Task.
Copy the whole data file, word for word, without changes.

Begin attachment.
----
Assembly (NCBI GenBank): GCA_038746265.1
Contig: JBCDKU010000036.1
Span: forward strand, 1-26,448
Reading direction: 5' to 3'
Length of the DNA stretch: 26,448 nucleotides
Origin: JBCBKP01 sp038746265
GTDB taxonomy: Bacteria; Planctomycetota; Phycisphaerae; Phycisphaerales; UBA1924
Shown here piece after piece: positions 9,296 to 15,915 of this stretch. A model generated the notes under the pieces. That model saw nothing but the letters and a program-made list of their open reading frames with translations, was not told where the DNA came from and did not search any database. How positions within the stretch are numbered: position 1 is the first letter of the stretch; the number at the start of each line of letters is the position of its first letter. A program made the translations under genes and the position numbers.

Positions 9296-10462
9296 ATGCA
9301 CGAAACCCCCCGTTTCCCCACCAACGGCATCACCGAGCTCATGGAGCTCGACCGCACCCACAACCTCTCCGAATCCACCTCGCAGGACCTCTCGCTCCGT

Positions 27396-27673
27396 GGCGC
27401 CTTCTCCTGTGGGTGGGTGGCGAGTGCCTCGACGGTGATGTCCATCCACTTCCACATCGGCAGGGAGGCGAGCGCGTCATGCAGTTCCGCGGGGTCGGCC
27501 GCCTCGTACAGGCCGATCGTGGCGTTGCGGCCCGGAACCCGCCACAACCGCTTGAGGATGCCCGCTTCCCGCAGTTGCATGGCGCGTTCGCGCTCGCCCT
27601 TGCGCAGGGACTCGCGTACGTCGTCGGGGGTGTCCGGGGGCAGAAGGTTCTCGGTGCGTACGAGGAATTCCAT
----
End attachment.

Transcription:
Assembly (NCBI GenBank): GCA_038746265.1
Contig: JBCDKU010000036.1
Span: forward strand, 1-26,448
Reading direction: 5' to 3'
Length of the DNA stretch: 26,448 nucleotides
Origin: JBCBKP01 sp038746265
GTDB taxonomy: Bacteria; Planctomycetota; Phycisphaerae; Phycisphaerales; UBA1924
Shown here piece after piece: positions 9,296 to 15,915 of this stretch. A model generated the notes under the pieces. That model saw nothing but the letters and a program-made list of their open reading frames with translations, was not told where the DNA came from and did not search any database. How positions within the stretch are numbered: position 1 is the first letter of the stretch; the number at the start of each line of letters is the position of its first letter. A program made the translations under genes and the position numbers.

Positions 9296-10462
9296 ATGCA
9301 CGAAACCCCCCGTTTCCCCACCAACGGCATCACCGAGCTCATGGAGCTCGACCGCACCCACAACCTCTCCGAATCCACCTCGCAGGACCTCTCGCTCCGT

Positions 27396-27673
27396 GGCGC
27401 CTTCTCCTGTGGGTGGGTGGCGAGTGCCTCGACGGTGATGTCCATCCACTTCCACATCGGCAGGGAGGCGAGCGCGTCATGCAGTTCCGCGGGGTCGGCC
27501 GCCTCGTACAGGCCGATCGTGGCGTTGCGGCCCGGAACCCGCCACAACCGCTTGAGGATGCCCGCTTCCCGCAGTTGCATGGCGCGTTCGCGCTCGCCCT
27601 TGCGCAGGGACTCGCGTACGTCGTCGGGGGTGTCCGGGGGCAGAAGGTTCTCGGTGCGTACGAGGAATTCCAT